You may not always think of it this way, but your business information is a valuable asset. Without your data, business operations would come to a screeching halt or at least a slow crawl. Like any other asset, your business data needs to be protected.
Unfortunately, many companies unknowingly compromised the integrity of their data when they sent people home to work. What’s more, they don’t realize how spreading out their people to their individual remote locations may have affected their data backup strategy.
What is Data Integrity?
Integrity refers to the quality and reliability of your data. In simple terms, we can define data integrity with three characteristics.
- Accuracy – data is correct and up to date.
- Completeness – data does not have any gaps.
- Availability – data is there when you need it.
Concerns about data integrity are obvious. You want your business transactions to be accurate and you want to make good business decisions. Lack of data integrity causes mistakes that can be costly, threatening customer and employee satisfaction by creating a climate of confusion.
Unfortunately, some data integrity challenges won’t show up until you need to use your data backup to get up and running after an event, such as a power outage, natural disaster, or even a water pipe leak in your building.
Before we talk about the connection between data integrity and data backup, let’s explore how your remote workforce can be compromising data integrity, and take a look at the behaviors that are at the root of the problem.
Remote Workers and Out-of-Sight Data
In a previous article, we explained how your remote workers could be taking your business data outside of your company’s secure perimeter. Because you had to move fast to get everyone set up to work from home, your priority may have been to get everyone functional, and maintaining data integrity was inadvertently neglected.
If you answer “no” to any of these scenarios, then it’s very possible that your data integrity has been compromised.
- Did you supply every remote worker with a company-managed computer?
- Did you make sure that employees had sufficient and consistent access to your server?
- Did you supply employees with collaboration tools so that they didn’t need to email documents back and forth or find some other workaround?
- Did you provide employees with Remote Work Security Policies and train them how to follow them?
You might have to ask around to get the answers to these questions. Like you, your employees were concerned with how they were going to continue business operations. They might not realize that doing something like saving files to their own computer when they couldn’t get to the server was creating out-of-sight data when they were just trying to do their jobs.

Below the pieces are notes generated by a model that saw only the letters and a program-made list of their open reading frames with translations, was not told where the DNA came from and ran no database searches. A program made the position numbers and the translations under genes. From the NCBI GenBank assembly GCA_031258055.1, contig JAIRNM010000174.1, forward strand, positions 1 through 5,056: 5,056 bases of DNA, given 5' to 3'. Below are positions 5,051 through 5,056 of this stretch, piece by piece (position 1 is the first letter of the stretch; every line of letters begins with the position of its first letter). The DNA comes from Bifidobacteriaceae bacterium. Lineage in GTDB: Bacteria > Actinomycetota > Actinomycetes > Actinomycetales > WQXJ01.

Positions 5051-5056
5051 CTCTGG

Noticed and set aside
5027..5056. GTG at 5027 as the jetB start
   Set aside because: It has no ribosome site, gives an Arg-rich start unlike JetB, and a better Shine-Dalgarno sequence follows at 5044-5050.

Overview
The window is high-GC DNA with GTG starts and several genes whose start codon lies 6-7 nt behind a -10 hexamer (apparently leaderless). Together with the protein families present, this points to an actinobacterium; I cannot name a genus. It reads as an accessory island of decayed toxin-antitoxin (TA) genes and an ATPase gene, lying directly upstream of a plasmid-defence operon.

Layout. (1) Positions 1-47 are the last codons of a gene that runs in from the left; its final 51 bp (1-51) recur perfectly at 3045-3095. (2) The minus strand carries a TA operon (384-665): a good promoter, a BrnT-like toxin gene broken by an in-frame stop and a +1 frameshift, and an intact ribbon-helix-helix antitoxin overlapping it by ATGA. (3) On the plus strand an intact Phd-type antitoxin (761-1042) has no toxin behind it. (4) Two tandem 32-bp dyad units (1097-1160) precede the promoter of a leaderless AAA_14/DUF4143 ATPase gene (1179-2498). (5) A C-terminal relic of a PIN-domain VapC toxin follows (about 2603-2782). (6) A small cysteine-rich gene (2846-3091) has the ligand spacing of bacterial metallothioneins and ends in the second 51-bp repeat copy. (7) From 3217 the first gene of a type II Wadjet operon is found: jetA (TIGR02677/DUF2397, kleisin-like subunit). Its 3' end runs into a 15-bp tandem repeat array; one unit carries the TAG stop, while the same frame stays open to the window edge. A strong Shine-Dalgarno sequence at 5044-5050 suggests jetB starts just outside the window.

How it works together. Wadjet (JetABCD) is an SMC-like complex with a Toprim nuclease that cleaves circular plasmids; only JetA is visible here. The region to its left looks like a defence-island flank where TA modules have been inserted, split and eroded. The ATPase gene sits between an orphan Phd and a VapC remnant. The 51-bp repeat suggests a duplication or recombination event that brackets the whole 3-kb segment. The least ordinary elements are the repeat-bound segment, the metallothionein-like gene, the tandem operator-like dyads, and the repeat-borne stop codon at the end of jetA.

The Connection Between Data Integrity and Data Backup
Much of the usefulness of your data backup has to do with its accuracy, completeness, and availability. (Sound familiar?)
If your remote setup has created out-of-sight data, then you have a gap in all three areas of your backup. That makes your data backup less effective at recreating the trail of transactions that lead up to your recovery point.
Why You Need to Adjust Your Business Data Backup Strategy
The day that you set up your remote workforce was the day that you became a multi-location business.
The backup strategy that utilized equipment onsite at your office and your internal network had to suddenly be accessed from outside of your network and, because of factors like internet bandwidth, it might not work as well as you need it to. Additionally, if employee behaviors started taking data to places where IT can’t see or manage it, then it’s not being backed up at all.
If your backup strategy doesn’t fit how your business runs anymore, your backups aren’t going to do what they need to do, which is get you up and running when an unexpected crisis creates a network outage.
Instead, you’ll be running around looking for missing pieces while your business is down, tanking productivity and causing frustration for customers and employees alike.
The Conversation You Need to Have with Your IT Support Provider
Don’t wait until the next disaster scenario to find out if your data backup strategy is going to work. Investigate how employees are working with data and uncover the places where they may be taking data in order to get their jobs done. Then figure out if your backup strategy is sufficient.
If this conversation raises concerns, then the next question could be – is it time to move to the cloud?
The coronavirus pandemic isn’t over, and even if it was, many companies are realizing that optimizing their remote work setup is beneficial as a long-term business strategy. An IT strategy that made sense when everyone was in the office, might not make sense now.
Related: Outsourcing IT in a Changing Economy
Business Data Backup Solutions and Guidance for Southern California Companies
Here at VC3, we provide companies with the IT guidance they need to make sure that their data backup and recovery processes are solid, and that they are taking advantage of all of the technology solutions – like cloud computing – that they can. If your business is headquartered in Southern California, we’d like to offer you a FREE IT assessment so that you can take the first step in exploring how IT can do more for your business.